Amidu Olalekan Sanni is a Professor of African and Middle Eastern Studies with the Fountain University, Osogbo Nigeria. He graduated with First Class in Arabic Language and Literature from the University of Ibadan in 1980 and completed a PhD programme at the School of Oriental and African Studies (London) in 1989. He taught at the Lagos State University (1984-2018). His research interests cover literary and linguistic studies and West African manuscript studies. He has won a number of awards, including the British Commonwealth Scholarship, the Alexander von Humboldt fellowship, the Leiden-Scaliger Fellowship, and the Chevening Fellowship at the Oxford Centre for Islamic Studies. He has participated at many international conferences and has been part of the guest trainers on the Timbuktu Manuscript Project. He has served as a Visiting Professor at a number of international universities.
He is a fellow of the Royal Asiatic Society of Great Britain and the British Society for Middle Eastern Studies. He has over 200 publications to his credit made up of books, journal articles, book reviews, in Arabic and English. Of his latest studies is “Islamic Historical Sources: Manuscripts and Online” for the Oxford Research Encyclopaedia http://africanhistory.oxfordre.com/view/10.1093/acrefore/9780190277734.001.0001/acrefore-9780190277734-e-124.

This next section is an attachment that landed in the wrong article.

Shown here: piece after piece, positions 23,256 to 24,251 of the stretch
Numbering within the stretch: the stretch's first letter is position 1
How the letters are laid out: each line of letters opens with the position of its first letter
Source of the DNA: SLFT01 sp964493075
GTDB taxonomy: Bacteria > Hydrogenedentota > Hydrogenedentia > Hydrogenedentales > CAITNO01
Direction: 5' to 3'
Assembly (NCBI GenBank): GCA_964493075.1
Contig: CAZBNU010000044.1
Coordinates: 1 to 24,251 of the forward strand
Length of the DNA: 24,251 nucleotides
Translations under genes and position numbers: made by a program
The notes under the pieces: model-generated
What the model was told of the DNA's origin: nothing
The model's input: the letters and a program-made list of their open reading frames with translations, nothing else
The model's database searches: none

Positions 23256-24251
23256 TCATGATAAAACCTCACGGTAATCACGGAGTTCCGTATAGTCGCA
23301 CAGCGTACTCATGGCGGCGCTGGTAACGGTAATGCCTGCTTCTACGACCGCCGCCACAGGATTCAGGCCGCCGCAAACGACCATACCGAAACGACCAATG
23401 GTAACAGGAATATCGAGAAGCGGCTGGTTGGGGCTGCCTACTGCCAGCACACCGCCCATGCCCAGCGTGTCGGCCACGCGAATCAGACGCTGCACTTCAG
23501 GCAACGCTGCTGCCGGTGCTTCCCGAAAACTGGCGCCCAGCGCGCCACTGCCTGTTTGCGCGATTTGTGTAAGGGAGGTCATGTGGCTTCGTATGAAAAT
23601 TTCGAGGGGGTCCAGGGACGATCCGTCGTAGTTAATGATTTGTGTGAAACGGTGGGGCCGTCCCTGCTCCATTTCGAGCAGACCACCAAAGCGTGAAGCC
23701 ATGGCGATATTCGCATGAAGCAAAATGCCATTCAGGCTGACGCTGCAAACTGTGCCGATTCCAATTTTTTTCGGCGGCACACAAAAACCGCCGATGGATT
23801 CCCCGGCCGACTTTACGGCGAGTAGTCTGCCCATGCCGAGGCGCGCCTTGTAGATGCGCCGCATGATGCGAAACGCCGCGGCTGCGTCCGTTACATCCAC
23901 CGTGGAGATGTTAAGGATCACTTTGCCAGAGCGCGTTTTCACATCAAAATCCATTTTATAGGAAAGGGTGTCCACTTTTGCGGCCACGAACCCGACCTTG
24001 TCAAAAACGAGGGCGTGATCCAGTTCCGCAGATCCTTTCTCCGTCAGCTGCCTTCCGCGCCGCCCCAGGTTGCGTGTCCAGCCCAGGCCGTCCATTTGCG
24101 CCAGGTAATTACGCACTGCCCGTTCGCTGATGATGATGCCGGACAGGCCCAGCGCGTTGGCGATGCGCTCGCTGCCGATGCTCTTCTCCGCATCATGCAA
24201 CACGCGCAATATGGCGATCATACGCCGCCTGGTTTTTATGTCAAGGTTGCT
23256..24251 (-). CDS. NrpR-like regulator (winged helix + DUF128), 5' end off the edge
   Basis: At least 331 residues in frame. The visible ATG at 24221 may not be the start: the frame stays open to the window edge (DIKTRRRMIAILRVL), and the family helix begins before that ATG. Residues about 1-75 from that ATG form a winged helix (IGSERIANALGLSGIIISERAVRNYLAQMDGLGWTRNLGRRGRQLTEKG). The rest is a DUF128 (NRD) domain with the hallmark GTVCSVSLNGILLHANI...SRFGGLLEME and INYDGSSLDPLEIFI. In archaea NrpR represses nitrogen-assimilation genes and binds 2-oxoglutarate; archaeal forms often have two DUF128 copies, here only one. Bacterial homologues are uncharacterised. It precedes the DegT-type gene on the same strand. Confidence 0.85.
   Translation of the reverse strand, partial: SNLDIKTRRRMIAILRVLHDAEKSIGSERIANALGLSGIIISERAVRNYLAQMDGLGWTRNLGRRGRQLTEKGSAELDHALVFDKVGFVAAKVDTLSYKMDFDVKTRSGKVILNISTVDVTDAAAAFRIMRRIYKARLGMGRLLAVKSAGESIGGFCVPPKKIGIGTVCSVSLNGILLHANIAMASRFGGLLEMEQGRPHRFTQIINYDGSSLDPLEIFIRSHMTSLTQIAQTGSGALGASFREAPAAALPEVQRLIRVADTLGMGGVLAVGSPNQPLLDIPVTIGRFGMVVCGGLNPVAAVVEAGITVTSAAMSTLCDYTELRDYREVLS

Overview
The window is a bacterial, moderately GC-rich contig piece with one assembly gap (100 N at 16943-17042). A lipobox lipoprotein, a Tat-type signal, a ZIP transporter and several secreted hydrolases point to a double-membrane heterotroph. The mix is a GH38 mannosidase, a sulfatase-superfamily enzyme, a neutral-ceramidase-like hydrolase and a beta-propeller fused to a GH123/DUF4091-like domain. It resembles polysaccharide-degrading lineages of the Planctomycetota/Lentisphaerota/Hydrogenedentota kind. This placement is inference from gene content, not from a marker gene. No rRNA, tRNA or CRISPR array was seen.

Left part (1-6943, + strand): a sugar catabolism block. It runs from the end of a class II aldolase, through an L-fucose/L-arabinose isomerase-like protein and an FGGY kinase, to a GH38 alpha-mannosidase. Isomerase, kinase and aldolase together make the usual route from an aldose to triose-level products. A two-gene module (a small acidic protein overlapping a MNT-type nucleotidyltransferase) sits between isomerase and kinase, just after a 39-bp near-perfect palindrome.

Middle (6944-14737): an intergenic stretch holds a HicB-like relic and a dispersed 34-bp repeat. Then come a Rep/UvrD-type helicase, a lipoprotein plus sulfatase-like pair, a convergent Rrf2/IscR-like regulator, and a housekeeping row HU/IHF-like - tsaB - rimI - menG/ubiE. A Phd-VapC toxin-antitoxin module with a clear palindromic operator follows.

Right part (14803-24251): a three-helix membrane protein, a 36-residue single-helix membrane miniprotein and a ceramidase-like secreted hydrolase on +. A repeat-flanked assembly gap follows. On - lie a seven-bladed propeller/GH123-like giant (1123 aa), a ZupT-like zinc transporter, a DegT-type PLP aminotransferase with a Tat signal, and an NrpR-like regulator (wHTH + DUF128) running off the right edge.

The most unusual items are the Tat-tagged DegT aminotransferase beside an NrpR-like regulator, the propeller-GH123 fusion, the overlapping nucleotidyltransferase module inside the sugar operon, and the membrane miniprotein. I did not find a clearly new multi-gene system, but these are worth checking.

Paper Abstract: From the ‘Sacred’ to the ‘Profane’: the Yoruba Ajami Script and the Challenges of a Standard Orthography.
The Yoruba (southwest Nigeria) constitute the second largest ethnic group in Nigeria. The earliest evidence of the presence of Islam and literacy goes back to the 16th/17th century. The earliest history of the people, which is traced to the latter part of the 17th C, was in Yoruba language but in the Arabic script (Ajami). This makes Yoruba one of the oldest African languages with an attested history of Ajami. (Cf. Mumin & Versteegh 2014; Hofheinz 2018). However, the oldest, extant Yoruba Ajami exemplar is a 19th C Islamic verse (waka) by Badamasi Agbaji (d. 1895- Hunwick 1995). There are several items of Yoruba Ajami in poetry, personal notes, esoteric knowledge (Cf. Bang 2019), among others. Nevertheless, Yoruba Ajami remained idiosyncratic and not socially diffused, as there was no standardized orthography. The plethora of dialects, the absence of a central promotional institution, among others, are responsible. My paper will examine the efforts (Abdussalām (1992), Yūsuf (1997), Amīn (1998, 2000), Abdulhameed (2008, 2013), and ISESCO (2014f) towards the establishment of a standard Yoruba Ajami orthography for sacred and mundane usages among the locals, sufi orders, and educational institutions. It will analyse the obstacles that impeded the success of the efforts and how to overcome them. How a standard Ajami orthography can popularize the diffusion of knowledge and information in a digital scholarly and social milieu will be discussed.